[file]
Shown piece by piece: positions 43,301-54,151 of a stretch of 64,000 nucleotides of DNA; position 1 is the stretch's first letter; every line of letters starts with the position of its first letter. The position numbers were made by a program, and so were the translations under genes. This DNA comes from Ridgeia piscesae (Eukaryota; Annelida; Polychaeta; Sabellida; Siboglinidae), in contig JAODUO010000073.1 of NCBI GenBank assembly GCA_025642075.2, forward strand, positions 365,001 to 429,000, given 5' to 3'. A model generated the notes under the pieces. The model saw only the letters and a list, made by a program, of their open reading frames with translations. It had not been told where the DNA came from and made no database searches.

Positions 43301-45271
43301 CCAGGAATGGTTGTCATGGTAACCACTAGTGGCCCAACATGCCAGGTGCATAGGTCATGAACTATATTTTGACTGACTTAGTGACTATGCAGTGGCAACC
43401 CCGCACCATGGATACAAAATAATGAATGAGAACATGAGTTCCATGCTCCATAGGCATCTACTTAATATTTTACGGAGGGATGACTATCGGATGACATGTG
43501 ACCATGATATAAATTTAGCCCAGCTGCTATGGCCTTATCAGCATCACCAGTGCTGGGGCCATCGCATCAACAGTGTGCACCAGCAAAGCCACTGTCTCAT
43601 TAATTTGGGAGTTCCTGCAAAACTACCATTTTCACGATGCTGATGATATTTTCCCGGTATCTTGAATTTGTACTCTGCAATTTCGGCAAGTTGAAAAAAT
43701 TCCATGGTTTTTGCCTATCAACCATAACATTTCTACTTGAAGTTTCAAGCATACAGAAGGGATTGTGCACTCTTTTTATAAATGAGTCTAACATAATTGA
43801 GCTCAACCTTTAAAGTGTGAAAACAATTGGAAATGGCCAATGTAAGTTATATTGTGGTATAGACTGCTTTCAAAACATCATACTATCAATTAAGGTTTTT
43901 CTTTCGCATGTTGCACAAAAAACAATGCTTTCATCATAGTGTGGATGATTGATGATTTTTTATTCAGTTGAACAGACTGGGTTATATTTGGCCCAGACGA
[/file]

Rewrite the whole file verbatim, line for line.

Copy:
Shown piece by piece: positions 43,301-54,151 of a stretch of 64,000 nucleotides of DNA; position 1 is the stretch's first letter; every line of letters starts with the position of its first letter. The position numbers were made by a program, and so were the translations under genes. This DNA comes from Ridgeia piscesae (Eukaryota; Annelida; Polychaeta; Sabellida; Siboglinidae), in contig JAODUO010000073.1 of NCBI GenBank assembly GCA_025642075.2, forward strand, positions 365,001 to 429,000, given 5' to 3'. A model generated the notes under the pieces. The model saw only the letters and a list, made by a program, of their open reading frames with translations. It had not been told where the DNA came from and made no database searches.

Positions 43301-45271
43301 CCAGGAATGGTTGTCATGGTAACCACTAGTGGCCCAACATGCCAGGTGCATAGGTCATGAACTATATTTTGACTGACTTAGTGACTATGCAGTGGCAACC
43401 CCGCACCATGGATACAAAATAATGAATGAGAACATGAGTTCCATGCTCCATAGGCATCTACTTAATATTTTACGGAGGGATGACTATCGGATGACATGTG
43501 ACCATGATATAAATTTAGCCCAGCTGCTATGGCCTTATCAGCATCACCAGTGCTGGGGCCATCGCATCAACAGTGTGCACCAGCAAAGCCACTGTCTCAT
43601 TAATTTGGGAGTTCCTGCAAAACTACCATTTTCACGATGCTGATGATATTTTCCCGGTATCTTGAATTTGTACTCTGCAATTTCGGCAAGTTGAAAAAAT
43701 TCCATGGTTTTTGCCTATCAACCATAACATTTCTACTTGAAGTTTCAAGCATACAGAAGGGATTGTGCACTCTTTTTATAAATGAGTCTAACATAATTGA
43801 GCTCAACCTTTAAAGTGTGAAAACAATTGGAAATGGCCAATGTAAGTTATATTGTGGTATAGACTGCTTTCAAAACATCATACTATCAATTAAGGTTTTT
43901 CTTTCGCATGTTGCACAAAAAACAATGCTTTCATCATAGTGTGGATGATTGATGATTTTTTATTCAGTTGAACAGACTGGGTTATATTTGGCCCAGACGA